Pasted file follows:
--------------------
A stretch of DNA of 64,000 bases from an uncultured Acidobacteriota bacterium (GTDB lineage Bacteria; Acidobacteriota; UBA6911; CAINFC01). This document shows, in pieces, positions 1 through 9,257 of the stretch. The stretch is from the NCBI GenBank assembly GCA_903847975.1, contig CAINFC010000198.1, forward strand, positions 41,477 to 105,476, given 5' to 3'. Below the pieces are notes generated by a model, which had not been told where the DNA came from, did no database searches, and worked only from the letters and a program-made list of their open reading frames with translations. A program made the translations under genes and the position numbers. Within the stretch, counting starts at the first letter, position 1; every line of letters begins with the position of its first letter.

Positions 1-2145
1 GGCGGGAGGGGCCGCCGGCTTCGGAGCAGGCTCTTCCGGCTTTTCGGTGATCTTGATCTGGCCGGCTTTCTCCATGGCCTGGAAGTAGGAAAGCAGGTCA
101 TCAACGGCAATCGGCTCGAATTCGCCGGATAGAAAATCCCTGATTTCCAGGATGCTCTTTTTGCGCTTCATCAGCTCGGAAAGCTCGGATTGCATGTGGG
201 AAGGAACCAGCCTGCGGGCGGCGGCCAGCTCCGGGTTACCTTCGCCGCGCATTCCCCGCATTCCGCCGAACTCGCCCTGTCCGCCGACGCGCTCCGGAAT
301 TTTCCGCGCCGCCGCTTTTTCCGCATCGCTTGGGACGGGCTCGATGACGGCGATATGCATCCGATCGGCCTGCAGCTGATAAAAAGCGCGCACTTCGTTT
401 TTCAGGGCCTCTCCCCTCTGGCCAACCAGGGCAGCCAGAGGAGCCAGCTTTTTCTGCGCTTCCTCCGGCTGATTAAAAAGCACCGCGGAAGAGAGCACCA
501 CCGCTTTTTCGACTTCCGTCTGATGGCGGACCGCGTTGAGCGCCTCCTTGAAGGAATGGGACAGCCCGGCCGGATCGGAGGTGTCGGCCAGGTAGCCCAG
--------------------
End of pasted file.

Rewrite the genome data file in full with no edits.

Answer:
A stretch of DNA of 64,000 bases from an uncultured Acidobacteriota bacterium (GTDB lineage Bacteria; Acidobacteriota; UBA6911; CAINFC01). This document shows, in pieces, positions 1 through 9,257 of the stretch. The stretch is from the NCBI GenBank assembly GCA_903847975.1, contig CAINFC010000198.1, forward strand, positions 41,477 to 105,476, given 5' to 3'. Below the pieces are notes generated by a model, which had not been told where the DNA came from, did no database searches, and worked only from the letters and a program-made list of their open reading frames with translations. A program made the translations under genes and the position numbers. Within the stretch, counting starts at the first letter, position 1; every line of letters begins with the position of its first letter.

Positions 1-2145
1 GGCGGGAGGGGCCGCCGGCTTCGGAGCAGGCTCTTCCGGCTTTTCGGTGATCTTGATCTGGCCGGCTTTCTCCATGGCCTGGAAGTAGGAAAGCAGGTCA
101 TCAACGGCAATCGGCTCGAATTCGCCGGATAGAAAATCCCTGATTTCCAGGATGCTCTTTTTGCGCTTCATCAGCTCGGAAAGCTCGGATTGCATGTGGG
201 AAGGAACCAGCCTGCGGGCGGCGGCCAGCTCCGGGTTACCTTCGCCGCGCATTCCCCGCATTCCGCCGAACTCGCCCTGTCCGCCGACGCGCTCCGGAAT
301 TTTCCGCGCCGCCGCTTTTTCCGCATCGCTTGGGACGGGCTCGATGACGGCGATATGCATCCGATCGGCCTGCAGCTGATAAAAAGCGCGCACTTCGTTT
401 TTCAGGGCCTCTCCCCTCTGGCCAACCAGGGCAGCCAGAGGAGCCAGCTTTTTCTGCGCTTCCTCCGGCTGATTAAAAAGCACCGCGGAAGAGAGCACCA
501 CCGCTTTTTCGACTTCCGTCTGATGGCGGACCGCGTTGAGCGCCTCCTTGAAGGAATGGGACAGCCCGGCCGGATCGGAGGTGTCGGCCAGGTAGCCCAG